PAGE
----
More recently, Gamma Ray Bursts (GRBs) have been also tested as new tools in Cosmology. Discovered only in 1969, are probably the most powerful explosions in the universe, and are unique cosmic events. Due to the extreme luminosity of optical emissions, GRBs are now considered as one of the best ways to probe the most distant universe.
By studying the nature of the GRB progenitors and by trying to use them in cosmology, it is possible to put in common the knowledge acquired in these different fields to obtain a significant contribution to the understanding of the GRBs progenitors. One motivation of this proposal is to study the GRB formation mechanisms by studying in details their environment and the properties of their host galaxy, while preparing the next generation observational programs. We propose to characterize the host galaxy properties by acquiring a high-resolution spectrum when the GRBs have already disappeared (i.e. several months after the detection). The same technique will be used to study galaxies, hosts of SNe.

One of the institutes of our team (Observatoire de Paris) is coordinating the ESO Large Program IMAGES- Intermediate MAss Galaxies Evolution Sequences and is involved in X-Shooter, a single target spectrograph for the ESO/VLT. Our team will have a privileged access to the Scientific commissioning and to the Guarantee time (20 nights).
Due to the future access to the X-Shooter, the team members aim at converging their scientific activities to explore the remarkable potentialities given by this instrument. It is a natural evolution for the members which have already worked on similar research domains: galaxy evolution, supernova evolution and cosmological consequences, production of synthetic galaxy spectra and use of new mathematical tools applied to astronomical data analysis.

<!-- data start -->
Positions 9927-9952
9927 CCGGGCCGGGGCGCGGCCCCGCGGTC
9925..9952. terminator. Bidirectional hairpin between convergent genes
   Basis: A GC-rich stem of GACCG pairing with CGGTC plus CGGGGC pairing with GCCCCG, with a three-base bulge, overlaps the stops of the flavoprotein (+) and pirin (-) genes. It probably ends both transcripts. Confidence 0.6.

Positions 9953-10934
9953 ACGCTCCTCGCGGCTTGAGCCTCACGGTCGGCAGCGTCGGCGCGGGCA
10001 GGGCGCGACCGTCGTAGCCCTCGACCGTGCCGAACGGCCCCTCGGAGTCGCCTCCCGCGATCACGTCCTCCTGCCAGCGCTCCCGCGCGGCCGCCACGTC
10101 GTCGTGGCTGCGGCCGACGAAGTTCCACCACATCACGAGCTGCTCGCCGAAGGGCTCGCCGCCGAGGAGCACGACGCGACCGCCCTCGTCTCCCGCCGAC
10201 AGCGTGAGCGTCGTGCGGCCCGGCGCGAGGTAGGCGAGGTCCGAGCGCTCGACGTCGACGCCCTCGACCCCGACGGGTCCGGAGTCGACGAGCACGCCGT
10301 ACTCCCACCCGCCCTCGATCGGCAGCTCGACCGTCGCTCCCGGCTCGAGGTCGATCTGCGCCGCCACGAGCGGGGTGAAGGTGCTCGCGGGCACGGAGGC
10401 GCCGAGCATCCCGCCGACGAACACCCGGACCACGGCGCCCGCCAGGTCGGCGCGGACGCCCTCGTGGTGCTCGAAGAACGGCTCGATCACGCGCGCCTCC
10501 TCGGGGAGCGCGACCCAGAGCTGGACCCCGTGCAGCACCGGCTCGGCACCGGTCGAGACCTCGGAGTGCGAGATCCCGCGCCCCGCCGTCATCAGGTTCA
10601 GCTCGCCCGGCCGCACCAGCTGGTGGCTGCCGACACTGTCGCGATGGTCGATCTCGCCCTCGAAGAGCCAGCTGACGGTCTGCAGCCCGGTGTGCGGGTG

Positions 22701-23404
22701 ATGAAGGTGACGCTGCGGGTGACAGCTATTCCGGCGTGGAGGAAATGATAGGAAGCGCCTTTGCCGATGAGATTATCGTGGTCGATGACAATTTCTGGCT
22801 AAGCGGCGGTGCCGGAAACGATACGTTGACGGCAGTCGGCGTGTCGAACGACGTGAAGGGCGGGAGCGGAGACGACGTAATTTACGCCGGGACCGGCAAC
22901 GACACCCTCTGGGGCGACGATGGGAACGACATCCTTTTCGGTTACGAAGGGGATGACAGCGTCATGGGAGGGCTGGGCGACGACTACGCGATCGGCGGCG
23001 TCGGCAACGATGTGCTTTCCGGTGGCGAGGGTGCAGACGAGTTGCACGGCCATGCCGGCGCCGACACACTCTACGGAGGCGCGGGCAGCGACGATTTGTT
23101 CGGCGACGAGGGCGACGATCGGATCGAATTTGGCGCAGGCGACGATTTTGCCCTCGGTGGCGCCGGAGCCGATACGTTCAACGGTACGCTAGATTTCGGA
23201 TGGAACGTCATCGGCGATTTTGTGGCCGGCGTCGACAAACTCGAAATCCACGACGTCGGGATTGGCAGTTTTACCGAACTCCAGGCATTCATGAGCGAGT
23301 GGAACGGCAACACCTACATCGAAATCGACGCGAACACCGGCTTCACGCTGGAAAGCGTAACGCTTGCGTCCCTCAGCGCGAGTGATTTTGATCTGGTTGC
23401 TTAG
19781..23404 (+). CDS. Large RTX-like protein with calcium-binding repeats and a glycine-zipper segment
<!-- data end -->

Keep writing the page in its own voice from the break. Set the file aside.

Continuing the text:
The current data from IMAGES and the observations from X-Shooter will reveal the properties of the host galaxies: metal abundances, electronic density, extinction, determine the host galaxy stellar population.

These objectives will allow us to contribute very significantly to understand several fundamental questions: Are there any significant systematic errors in the determination of SN host galaxy extinction from spectra, comparing with the commonly used photometric determination of extinction? What is the correlation between host galaxy properties and intrinsic SN luminosity? Are the GRBs an acceptable candle to measure the cosmological parameters? Can we use the GRBs to trace the star formation rate in the early Universe?
Our scientific objectives are of course intrinsically linked and will be pursued in parallel.
The aim of this project is also to support the research of young students by supporting their research and creating an international productive atmosphere.

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Registo de descoberta de Supernovas

SUPERNOVAE 2000bt, 2000bu, 2000bv, 2000bw, 2000bx, 2000by, 2000bz
R. Knop et al (Supernova Cosmology Project) (com A. Mourão)

SUPERNOVAE 2000bt, 2000bu, 2000bv, 2000bw, 2000bx, 2000by, 2000bz
D. Hardin, LPNHE, Paris, reports for N. Walton, on behalf of
the EROS collaboration and the European Supernova Cosmology
Consortium (cf. IAUC 7258, plus A. Amadon, Service de Physique des
Particules, Saclay; D. Batcheldor, University of Hertfordshire; G.
Folatelli, G. Garavini, and S. Nobili, University of Stockholm; and
A. Mourao and M. J. Cruz, Instituto Superior Tecnico, Lisbon)

SUPERNOVAE 2002li-2002ls
P. Ruiz-Lapuente, University of Barcelona, on behalf of the
European Supernova Cosmology Consortium (cf. IAUC 7406, plus A.
Balastegui, G. Sainton, R. Pascoal, and R. Amanullah),